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Internet Safety

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Internet Safety is a very important part of our curriculum.
Follow the links below for more info.

 


image of net smartWatch Videos on Internet Safety for Teens from NSTeens - A program from the National Center for Missing and Exploited Children.

 

 

 

 


Here a few Internet safety tips from WebMD, your online experience can be amazing and safe if you follow these tips! (WebMD)

  1. Keep Your Online Identity Secret -
    Don’t tell anyone your real name and address or what neighborhood you live in. Here’s the general rule: Don’t give out any information that a predator could possibly use to find you.

     
  2. Your Username and Password Belong to You … And Only You -
    Don’t give your username or password to anyone. It's just that simple. What if a friend logs on and pretends to be you, and then says something really awful and gets you in trouble? Sure, it might seem funny to the “former”friend, but it’s serious and it happens everyday. With your username and password, someone can post language that gets you expelled from school, in trouble with your parents, or even in trouble with the law. Keep your name and password private.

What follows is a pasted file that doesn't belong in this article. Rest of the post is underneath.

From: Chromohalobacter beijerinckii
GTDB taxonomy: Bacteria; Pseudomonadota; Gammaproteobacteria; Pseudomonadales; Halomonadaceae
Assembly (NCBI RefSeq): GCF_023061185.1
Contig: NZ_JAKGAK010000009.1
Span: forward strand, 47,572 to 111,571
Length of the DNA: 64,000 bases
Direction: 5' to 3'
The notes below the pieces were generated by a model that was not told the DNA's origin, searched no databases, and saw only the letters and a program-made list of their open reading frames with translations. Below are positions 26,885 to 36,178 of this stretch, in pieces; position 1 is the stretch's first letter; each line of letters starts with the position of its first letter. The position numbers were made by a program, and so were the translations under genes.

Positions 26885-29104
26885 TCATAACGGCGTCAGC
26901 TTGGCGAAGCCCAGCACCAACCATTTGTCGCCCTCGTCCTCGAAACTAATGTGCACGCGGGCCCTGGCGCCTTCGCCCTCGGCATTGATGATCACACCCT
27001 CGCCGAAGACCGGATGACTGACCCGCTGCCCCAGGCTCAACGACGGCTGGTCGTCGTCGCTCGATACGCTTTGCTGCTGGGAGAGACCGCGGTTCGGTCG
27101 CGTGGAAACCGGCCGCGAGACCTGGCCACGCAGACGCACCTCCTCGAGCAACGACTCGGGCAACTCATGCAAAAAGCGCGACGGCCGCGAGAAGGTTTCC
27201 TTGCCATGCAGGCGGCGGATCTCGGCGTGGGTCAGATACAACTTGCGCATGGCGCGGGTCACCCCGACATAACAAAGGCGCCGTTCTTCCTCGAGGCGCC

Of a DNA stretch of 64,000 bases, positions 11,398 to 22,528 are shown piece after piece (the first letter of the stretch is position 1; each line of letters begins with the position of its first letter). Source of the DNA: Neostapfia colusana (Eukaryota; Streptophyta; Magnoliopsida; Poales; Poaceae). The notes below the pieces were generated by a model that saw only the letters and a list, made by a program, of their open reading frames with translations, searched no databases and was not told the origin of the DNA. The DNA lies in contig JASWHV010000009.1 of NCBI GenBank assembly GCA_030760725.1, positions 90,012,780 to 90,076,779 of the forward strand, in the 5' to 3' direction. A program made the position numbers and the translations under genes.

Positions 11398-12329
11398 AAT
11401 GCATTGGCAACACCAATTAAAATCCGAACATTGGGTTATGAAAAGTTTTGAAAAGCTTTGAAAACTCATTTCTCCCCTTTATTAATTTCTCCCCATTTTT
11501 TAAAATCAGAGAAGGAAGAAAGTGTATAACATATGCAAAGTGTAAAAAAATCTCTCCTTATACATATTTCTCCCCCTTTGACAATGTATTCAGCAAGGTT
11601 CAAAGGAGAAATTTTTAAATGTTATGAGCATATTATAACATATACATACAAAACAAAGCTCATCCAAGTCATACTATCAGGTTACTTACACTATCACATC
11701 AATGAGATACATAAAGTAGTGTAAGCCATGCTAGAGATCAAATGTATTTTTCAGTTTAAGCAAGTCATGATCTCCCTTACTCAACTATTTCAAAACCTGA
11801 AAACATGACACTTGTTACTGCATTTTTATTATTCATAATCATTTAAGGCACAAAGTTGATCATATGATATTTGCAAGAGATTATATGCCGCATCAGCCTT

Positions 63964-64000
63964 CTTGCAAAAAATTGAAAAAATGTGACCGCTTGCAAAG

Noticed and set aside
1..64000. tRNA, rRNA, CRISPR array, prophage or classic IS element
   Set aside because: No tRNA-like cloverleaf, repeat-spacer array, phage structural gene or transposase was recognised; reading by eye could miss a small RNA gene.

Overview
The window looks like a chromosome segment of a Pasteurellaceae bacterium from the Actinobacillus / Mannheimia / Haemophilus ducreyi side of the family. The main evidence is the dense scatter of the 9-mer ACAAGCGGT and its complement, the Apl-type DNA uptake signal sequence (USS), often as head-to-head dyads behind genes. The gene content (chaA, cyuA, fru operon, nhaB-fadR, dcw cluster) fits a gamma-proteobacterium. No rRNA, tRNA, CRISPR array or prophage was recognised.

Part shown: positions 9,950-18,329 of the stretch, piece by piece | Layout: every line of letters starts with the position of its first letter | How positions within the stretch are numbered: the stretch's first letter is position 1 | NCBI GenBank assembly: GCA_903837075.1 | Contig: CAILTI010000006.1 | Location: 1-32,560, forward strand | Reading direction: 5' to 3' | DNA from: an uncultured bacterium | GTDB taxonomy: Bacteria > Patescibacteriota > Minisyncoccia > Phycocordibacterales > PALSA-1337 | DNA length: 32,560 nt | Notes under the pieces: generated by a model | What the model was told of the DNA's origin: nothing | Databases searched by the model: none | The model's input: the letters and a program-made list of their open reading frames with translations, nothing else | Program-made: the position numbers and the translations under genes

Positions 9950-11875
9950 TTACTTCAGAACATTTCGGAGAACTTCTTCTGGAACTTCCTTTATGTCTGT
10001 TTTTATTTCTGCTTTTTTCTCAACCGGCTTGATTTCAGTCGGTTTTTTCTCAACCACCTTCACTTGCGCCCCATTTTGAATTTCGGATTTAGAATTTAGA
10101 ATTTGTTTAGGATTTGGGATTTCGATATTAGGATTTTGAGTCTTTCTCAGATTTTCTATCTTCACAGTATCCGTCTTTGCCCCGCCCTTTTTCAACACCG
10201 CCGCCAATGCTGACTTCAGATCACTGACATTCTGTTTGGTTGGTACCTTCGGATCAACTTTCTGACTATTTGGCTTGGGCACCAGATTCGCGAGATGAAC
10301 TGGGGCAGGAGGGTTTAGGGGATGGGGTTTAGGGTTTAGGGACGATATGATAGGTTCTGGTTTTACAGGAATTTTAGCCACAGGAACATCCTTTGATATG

3.  The Internet has a Great Memory … So Keep Its Memory of You Clean
    Just because the Internet is so massive does not mean that embarrassing or risqué pictures, rude or mean comments, or illegal activities will disappear forever. Watch what you post about yourself or others -- or allow your friends to post about you -- because you may have to live with it for a long, long time.

     
  4. Be Good Online … Just Like You Are Offline
    Writing “hate” emails, hacking into other people’s computers, illegally downloading music or movies and making online threats are just as illegal on the Internet as they are in the real world. You cannot hide behind a screen name and get away with it. Watch what you write -- because someone else is watching what you write!

     
  5. Be Extremely Careful about Meeting Someone in Person
    The FBI gives an all-out blanket warning: “Never meet anyone in person that you meet online.” That said, many teens do make good friends online. You just have to be super-cautious and make sure other people you know and trust also know this “new” online person.

    If you do decide to meet the new person, bring your parents with you. All of you meet together in a public area like a mall where there are tons of people around. Ask that the person’s parents come, too. If the situation feels creepy, it probably is creepy! Just like in the real world, trust your gut instincts -- and walk away.

  6. Your Parents Are Ultimately Responsible for Minors Online
    Even if your parents don’t know much about the Internet, tell them what types of web sites you go to. They will probably be interested and impressed with your Internet skills. They may also help you avoid potential problems if a web site or new "friend" looks sketchy.